Neptune Terminals worker falls to his death in North Vancouver

Neptune Terminals says one of its workers died in a fall Wednesday morning. WorkSafe BC and the B.C. Coroners Office are investigating.

'Experienced' worker died Wednesday at Vancouver's Neptune Terminals on the North Shore

Aerial view of Neptune Terminals on Burrard Inlet in North Vancouver (Neptune Terminals)

Neptune terminals has revealed  numerous investigations are underway after one its workers died in a fall at its North Vancouver bulk shipping site.

In a statement to media, Neptune Terminals said the fatal accident occurred at approximately 7:45 a.m. PT. Wednesday.  

"The individual involved was an experienced Ironworker employed by Termel Industries Ltd. and was performing work at the terminal, " the company said in a news release.

"We are deeply saddened by this incident. Our primary concern is for the family and friends of the individual, as well as employees of Neptune and our contractors who have been affected by this tragic incident. Counselling support is being offered to those impacted."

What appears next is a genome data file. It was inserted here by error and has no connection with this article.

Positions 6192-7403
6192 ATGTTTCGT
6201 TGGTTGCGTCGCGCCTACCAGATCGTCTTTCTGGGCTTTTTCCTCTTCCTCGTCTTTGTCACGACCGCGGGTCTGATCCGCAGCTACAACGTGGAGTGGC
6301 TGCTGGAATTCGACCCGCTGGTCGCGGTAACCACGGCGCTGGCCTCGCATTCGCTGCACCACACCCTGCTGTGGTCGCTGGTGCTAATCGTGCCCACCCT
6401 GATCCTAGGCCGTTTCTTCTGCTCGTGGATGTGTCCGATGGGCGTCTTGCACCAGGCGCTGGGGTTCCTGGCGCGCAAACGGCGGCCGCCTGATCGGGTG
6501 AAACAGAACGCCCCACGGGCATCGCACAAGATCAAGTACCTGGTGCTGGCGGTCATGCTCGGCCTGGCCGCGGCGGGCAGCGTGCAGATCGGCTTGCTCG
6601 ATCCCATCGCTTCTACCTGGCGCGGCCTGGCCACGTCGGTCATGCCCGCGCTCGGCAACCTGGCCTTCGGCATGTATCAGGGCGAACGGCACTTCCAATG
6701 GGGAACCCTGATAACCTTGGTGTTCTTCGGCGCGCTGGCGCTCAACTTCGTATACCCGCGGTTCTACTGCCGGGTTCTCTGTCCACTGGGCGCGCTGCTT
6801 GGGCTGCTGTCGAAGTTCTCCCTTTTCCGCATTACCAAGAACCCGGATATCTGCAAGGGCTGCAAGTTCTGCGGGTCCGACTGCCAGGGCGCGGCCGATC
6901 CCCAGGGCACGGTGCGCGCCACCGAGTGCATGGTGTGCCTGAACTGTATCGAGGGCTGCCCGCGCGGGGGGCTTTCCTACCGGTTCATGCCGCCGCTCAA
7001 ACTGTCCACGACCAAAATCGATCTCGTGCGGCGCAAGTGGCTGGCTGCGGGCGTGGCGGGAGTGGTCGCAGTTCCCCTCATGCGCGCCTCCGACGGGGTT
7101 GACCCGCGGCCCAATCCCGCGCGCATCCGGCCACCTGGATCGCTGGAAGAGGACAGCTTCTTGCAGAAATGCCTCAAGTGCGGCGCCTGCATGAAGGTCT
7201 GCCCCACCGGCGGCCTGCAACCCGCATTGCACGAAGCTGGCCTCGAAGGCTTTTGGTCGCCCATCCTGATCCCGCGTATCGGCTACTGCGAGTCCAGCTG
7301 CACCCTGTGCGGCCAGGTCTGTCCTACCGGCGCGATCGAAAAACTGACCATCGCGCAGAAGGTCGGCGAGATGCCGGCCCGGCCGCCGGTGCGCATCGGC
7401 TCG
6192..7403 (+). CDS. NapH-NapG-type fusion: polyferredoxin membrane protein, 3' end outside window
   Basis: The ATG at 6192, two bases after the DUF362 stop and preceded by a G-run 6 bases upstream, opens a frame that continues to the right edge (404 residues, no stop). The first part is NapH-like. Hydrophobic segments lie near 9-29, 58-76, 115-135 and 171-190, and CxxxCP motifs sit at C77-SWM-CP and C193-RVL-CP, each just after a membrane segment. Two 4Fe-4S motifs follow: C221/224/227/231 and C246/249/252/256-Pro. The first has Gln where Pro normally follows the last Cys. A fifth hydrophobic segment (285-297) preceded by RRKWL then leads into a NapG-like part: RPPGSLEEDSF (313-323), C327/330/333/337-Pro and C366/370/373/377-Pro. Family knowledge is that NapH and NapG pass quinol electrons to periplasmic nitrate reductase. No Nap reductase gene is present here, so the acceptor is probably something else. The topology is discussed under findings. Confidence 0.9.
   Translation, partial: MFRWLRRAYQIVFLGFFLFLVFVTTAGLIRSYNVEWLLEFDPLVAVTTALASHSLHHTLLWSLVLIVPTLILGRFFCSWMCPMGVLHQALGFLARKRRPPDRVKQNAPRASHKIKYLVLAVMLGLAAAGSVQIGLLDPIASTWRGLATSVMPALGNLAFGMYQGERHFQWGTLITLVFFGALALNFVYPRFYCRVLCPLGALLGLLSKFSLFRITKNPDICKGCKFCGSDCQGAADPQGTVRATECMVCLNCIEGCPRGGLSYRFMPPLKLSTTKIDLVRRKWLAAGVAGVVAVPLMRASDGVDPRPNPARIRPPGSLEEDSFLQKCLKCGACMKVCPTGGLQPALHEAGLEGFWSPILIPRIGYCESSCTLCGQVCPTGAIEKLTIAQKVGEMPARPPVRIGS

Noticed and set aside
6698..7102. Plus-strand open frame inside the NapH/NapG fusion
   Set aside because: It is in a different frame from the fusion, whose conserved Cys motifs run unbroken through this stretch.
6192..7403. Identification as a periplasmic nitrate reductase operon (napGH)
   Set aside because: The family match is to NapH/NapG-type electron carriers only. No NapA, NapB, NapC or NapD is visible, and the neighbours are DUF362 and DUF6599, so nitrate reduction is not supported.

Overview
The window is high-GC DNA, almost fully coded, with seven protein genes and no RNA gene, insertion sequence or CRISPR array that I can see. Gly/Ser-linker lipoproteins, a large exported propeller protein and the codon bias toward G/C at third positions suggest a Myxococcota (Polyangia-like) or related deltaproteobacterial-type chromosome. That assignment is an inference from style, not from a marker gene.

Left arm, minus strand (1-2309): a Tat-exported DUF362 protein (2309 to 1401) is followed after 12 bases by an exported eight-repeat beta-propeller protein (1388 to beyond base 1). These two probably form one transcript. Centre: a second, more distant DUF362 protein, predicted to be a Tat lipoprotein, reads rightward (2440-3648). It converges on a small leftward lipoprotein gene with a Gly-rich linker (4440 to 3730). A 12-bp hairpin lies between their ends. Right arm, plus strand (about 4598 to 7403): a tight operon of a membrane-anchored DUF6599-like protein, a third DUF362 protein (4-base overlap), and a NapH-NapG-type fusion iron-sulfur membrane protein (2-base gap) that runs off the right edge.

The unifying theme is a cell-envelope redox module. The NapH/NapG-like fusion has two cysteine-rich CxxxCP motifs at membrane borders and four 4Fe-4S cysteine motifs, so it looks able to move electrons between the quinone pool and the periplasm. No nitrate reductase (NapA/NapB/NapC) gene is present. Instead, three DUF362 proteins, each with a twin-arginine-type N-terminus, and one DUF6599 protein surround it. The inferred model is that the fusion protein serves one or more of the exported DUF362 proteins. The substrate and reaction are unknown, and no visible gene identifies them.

North Vancouver RCMP say they were called to the scene Wednesday morning, but turned the investigation over to WorkSafeBC and the B.C. Coroner's office.

Cpl. Richard De Jong describes the victim as a 55 to 60-year-old man, who fell approximately eight metres to his death.

WorkSafeBC says four of its investigators were still on scene Thursday at 1001 Low Level Road in North Vancouver.

Neptune Terminals says it's conducting an active investigation in conjunction with WorkSafeBC and Termel — a mechanical, structural steel and sheet metal contractor serving the bulk handling port.

On its web site, Neptune Terminals states "Safety is our number one priority. We want to ensure that our employees return home to their families each night. Neptune Terminals follows stringent safety standards and is considered an industry leader on the Vancouver waterfront, having achieved one of the best safety records over the past seven years."

Neptune Terminals ships Canadian potash and steel–making coal to markets around the world, according to its website.

It employs approximately 300 people a day, with plans to increase that to 400.